I quit a book last week. I don’t normally do this, but I couldn’t bring myself to slog through one more miserable page of Chekhov’s short fiction. He seems to hate everyone. I felt better about quitting when I discovered that Hemingway called him an “amateur.” (Thanks, Wikipedia!) In any case, I have little energy for the sort of misanthropic cynicism that betrays how few people the author knows and loves deeply.
This might be why, as a reader, I was drawn to the three stories in this month’s Bull & Cross: the authors deliver excellent stories that reveal a keen regard for humanity, a recognition of our foibles and weaknesses that is both open-eyed and sympathetic.
Darren Rabinowitz leads us off with the wonderful “Ripple.” I love the narrator’s voice, the careful unpacking of the story, and the subtle conclusion. I’m also very proud that B&C could be the first to publish one of Darren’s stories, and I suspect he’s got many more to share.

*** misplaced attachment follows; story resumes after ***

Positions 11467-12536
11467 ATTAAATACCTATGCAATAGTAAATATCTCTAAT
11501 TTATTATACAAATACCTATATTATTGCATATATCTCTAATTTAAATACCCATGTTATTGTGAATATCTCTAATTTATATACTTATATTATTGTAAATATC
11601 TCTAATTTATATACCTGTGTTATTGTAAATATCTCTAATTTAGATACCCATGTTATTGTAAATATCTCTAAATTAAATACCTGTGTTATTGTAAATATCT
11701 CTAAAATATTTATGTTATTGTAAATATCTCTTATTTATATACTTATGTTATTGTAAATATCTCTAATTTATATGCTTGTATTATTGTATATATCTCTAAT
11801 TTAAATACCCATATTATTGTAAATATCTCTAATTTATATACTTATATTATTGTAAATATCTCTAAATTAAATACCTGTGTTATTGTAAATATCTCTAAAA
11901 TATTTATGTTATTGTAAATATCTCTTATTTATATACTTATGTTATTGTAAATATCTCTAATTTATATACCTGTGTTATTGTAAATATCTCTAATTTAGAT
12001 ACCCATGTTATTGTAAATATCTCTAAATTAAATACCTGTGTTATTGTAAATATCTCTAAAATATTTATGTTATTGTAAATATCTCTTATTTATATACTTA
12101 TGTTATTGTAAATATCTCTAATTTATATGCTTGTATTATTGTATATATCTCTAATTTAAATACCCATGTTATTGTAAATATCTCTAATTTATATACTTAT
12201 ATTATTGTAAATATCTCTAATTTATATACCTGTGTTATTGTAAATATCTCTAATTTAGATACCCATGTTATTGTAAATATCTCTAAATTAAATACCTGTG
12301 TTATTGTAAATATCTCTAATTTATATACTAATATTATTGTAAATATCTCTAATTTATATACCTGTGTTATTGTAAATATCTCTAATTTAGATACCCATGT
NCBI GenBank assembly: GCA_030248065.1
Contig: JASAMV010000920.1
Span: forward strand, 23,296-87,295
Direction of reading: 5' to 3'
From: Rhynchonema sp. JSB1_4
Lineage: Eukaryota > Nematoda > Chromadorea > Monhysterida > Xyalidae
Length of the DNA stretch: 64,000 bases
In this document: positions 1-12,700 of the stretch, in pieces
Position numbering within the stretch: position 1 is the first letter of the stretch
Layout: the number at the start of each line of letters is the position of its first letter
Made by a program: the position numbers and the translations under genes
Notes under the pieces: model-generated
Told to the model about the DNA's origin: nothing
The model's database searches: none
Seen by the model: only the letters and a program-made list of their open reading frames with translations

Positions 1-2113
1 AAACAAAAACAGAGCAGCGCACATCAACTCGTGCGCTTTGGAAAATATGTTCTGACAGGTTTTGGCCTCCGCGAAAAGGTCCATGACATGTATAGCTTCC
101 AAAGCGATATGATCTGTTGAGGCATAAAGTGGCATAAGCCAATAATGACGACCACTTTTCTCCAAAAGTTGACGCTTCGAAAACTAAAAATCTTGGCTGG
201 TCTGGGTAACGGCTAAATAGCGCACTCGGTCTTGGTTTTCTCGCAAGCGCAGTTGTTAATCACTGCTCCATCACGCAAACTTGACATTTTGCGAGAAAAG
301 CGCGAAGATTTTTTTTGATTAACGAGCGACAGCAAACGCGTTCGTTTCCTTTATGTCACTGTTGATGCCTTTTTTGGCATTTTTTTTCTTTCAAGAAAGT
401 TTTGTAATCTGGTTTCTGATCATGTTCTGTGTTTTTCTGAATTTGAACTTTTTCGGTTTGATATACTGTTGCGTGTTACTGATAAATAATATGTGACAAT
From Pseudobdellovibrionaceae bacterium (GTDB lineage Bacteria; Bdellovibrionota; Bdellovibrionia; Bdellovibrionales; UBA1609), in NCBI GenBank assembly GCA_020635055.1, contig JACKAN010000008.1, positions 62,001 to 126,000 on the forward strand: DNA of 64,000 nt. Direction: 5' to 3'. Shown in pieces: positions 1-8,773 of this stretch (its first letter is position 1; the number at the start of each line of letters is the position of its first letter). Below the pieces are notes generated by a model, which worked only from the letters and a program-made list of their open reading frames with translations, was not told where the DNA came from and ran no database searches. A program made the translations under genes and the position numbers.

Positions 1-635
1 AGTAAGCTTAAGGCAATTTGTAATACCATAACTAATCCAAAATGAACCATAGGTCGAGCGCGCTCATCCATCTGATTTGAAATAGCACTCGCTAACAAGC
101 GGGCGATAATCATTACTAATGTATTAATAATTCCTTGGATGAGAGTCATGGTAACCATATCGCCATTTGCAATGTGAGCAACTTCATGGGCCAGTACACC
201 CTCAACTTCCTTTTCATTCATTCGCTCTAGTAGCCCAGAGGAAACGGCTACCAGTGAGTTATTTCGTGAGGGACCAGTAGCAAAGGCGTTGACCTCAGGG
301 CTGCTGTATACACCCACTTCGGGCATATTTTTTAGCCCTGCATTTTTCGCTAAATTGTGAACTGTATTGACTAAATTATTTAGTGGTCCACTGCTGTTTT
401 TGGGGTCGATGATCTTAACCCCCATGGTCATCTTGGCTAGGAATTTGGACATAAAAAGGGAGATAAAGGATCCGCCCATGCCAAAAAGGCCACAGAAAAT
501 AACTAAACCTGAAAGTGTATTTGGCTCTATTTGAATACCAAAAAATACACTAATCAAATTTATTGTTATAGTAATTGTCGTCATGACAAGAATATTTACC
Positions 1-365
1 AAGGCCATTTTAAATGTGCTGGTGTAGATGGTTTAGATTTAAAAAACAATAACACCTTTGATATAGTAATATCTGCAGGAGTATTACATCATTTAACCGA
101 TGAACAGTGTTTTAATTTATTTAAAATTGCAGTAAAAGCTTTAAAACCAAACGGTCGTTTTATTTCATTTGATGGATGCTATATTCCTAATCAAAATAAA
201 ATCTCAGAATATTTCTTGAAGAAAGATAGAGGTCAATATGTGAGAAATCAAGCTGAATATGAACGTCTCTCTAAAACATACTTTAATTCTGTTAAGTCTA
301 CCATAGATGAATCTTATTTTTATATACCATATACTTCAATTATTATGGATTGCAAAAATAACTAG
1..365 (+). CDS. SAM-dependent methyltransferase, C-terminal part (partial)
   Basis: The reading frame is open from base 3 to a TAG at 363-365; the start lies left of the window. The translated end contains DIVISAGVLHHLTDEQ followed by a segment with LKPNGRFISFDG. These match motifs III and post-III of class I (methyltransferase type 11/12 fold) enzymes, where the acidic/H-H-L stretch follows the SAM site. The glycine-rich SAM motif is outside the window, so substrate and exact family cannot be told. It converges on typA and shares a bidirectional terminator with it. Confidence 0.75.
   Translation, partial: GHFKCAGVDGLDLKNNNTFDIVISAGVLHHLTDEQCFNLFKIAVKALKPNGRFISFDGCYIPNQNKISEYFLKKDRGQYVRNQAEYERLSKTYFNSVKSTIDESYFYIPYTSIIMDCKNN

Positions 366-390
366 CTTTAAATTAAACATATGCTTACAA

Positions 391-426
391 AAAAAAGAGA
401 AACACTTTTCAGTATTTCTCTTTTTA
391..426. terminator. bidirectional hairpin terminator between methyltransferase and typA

Next up, another great story by Steve Carr. His “Lonesome Prairie” has a slow-burn start and steadily ratchets up the tension to a perfect ending. If you’ll recall, B&C had the privilege of publishing one of his stories back in May. This month’s story is, if you can believe it, even better.
And finally, Julia Rust tells us “What’s In a Name.” I wanted this story as soon as I read it, and I’m glad to share it with you. If you have kids, you’ll find it does a good job of capturing the pain and joy involved.
So, in summary: don’t read Chekhov. Read Rabinowitz, Carr, and Rust instead.
Daniel R. Julian